For once, Sen. Vicente "Tito" Sotto III makes perfect sense.
The controversial lawmaker, famous for being a comedian in show business and notorious for head-scratching ideas (the Cybercrime Prevention Act, for one), is finally uttering something that is actually logical. According to the latest press release from the Senate of the Philippines, Sotto has stressed that--with the advent of Republic Act 10586, or the Anti-Drunk and Drugged Driving Act of 2013--the mandatory drug testing conducted by the Land Transportation Office when issuing or renewing a driver's license, is now already useless and unnecessary.
The new law, according to the press statement, "expressly revoked Sec. 36 (a) of the Dangerous Drugs Act of 2002, which mandated the drug testing." The statement also added that Sen. Sotto "pointed out that drug testing has become a waste of money for motorists as well as an ineffective requirement, citing data mined from the Department of Health and the Dangerous Drug Board."
"Data showed that out of millions tested, a mere 0.06% yielded positive results in the drug tests conducted by the LTO from 2002 to 2010," the press release explained.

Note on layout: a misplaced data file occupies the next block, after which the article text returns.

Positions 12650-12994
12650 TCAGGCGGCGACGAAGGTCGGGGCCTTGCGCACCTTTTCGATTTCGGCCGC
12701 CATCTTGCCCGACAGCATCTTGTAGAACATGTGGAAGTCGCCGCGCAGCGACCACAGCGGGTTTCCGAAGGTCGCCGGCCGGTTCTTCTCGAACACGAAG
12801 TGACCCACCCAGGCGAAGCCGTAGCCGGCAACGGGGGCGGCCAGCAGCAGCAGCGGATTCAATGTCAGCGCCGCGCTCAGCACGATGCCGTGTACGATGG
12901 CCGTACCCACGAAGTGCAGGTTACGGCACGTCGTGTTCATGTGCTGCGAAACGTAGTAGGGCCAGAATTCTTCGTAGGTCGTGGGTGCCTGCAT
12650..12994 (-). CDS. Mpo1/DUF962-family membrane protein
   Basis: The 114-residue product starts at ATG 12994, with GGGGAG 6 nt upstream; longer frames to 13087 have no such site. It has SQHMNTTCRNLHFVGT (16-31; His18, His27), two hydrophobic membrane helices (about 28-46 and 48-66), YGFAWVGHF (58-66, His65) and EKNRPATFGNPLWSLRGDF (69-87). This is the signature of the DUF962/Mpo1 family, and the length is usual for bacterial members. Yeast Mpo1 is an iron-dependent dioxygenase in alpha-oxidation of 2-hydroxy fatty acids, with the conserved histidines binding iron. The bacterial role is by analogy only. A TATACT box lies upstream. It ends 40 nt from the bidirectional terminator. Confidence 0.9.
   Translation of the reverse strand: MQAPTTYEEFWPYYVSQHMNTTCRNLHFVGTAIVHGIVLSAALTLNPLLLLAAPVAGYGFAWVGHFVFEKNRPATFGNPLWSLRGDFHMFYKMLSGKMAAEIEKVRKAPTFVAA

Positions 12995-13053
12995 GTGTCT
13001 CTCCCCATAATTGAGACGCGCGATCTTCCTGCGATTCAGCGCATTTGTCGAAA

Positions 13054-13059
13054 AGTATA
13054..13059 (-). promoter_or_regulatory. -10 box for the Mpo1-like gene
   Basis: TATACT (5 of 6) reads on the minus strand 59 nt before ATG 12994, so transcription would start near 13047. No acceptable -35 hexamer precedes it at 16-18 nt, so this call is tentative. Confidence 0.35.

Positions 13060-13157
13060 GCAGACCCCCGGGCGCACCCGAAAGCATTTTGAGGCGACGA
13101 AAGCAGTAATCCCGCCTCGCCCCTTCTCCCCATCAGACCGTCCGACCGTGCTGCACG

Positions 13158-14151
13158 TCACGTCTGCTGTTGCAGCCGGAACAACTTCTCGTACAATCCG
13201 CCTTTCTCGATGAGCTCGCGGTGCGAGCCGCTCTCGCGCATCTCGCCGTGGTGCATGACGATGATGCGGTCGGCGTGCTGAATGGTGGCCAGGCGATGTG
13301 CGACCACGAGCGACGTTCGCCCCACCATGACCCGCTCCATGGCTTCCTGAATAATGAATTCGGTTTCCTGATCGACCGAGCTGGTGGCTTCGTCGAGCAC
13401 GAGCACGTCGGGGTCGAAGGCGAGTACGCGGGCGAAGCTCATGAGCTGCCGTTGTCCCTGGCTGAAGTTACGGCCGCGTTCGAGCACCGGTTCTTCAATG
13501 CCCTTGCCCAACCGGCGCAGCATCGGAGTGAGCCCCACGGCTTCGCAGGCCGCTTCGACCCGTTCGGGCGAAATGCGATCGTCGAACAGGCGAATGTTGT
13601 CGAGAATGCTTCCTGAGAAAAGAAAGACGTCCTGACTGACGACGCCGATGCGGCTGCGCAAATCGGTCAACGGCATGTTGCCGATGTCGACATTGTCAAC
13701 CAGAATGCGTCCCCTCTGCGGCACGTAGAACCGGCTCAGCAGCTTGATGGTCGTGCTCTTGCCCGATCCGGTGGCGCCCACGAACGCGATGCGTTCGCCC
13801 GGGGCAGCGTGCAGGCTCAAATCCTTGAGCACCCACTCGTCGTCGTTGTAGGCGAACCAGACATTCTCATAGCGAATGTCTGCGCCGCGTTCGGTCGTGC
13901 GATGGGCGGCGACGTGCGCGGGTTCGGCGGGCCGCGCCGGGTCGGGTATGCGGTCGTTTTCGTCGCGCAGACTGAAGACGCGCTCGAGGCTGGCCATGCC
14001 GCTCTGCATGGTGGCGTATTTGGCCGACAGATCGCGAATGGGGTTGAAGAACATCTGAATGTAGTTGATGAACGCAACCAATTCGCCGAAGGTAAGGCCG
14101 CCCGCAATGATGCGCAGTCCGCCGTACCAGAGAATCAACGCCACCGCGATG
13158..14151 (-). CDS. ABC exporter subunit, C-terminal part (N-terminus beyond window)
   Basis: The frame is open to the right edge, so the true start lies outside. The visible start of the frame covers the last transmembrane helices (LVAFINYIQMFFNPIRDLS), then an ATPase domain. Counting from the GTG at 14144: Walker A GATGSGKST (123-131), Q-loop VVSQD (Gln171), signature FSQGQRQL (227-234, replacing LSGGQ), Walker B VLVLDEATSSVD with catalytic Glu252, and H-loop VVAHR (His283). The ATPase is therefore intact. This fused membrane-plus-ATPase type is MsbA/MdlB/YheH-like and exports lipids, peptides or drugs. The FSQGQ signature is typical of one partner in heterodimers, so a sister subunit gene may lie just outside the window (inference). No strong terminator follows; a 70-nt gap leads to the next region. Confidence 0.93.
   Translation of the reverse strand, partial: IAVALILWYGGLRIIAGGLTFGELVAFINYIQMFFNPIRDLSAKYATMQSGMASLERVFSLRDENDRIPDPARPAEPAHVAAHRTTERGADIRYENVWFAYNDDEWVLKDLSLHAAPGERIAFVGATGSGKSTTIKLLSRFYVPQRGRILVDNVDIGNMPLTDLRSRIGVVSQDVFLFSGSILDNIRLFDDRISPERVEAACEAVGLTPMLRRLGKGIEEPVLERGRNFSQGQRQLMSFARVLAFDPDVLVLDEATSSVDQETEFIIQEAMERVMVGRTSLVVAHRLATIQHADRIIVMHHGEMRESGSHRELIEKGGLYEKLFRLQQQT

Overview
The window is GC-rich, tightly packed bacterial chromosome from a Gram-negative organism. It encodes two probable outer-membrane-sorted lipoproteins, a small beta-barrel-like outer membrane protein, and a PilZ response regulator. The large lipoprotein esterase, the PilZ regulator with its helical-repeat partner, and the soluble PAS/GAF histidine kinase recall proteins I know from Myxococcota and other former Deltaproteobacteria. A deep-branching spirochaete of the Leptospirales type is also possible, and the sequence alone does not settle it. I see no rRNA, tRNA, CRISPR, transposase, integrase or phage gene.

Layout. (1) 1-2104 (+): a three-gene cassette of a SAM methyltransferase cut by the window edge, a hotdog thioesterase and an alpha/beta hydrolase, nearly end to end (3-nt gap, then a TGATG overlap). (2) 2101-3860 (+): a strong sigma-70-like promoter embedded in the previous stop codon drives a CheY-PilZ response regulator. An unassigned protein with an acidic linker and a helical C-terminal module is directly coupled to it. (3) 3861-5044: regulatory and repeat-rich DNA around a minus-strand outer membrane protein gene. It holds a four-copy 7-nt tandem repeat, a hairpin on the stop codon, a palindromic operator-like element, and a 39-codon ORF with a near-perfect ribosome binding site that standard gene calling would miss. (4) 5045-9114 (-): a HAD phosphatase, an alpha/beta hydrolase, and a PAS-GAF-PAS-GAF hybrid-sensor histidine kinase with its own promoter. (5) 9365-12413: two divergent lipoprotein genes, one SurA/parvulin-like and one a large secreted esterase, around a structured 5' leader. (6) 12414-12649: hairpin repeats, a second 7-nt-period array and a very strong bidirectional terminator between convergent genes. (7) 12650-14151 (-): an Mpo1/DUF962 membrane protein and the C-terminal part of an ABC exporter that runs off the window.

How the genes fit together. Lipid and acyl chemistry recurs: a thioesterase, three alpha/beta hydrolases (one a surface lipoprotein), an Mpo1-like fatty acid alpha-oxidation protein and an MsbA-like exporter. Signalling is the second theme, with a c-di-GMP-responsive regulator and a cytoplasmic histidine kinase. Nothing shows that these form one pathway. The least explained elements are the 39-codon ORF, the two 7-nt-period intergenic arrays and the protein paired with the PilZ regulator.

This is because "they (the drug users) are able to 'come clean' during the drug test," the senator was quoted as saying. "It has led to a mockery of the drug-test requirement."
The mandatory drug test, the statement said, was in fact just "an added burden to responsible motorists, as they shelled out money for something that drug users could easily get away with."
"The mandatory drug test has not served its purpose," Sotto reportedly said.
The senator, said the statement, maintains that drug testing should be applied to those suspected of drunk driving, as well as drivers involved in an accident--not to all license applicants.
Ah, just this once, Tito Sotto sounds more Harvard than Wanbol.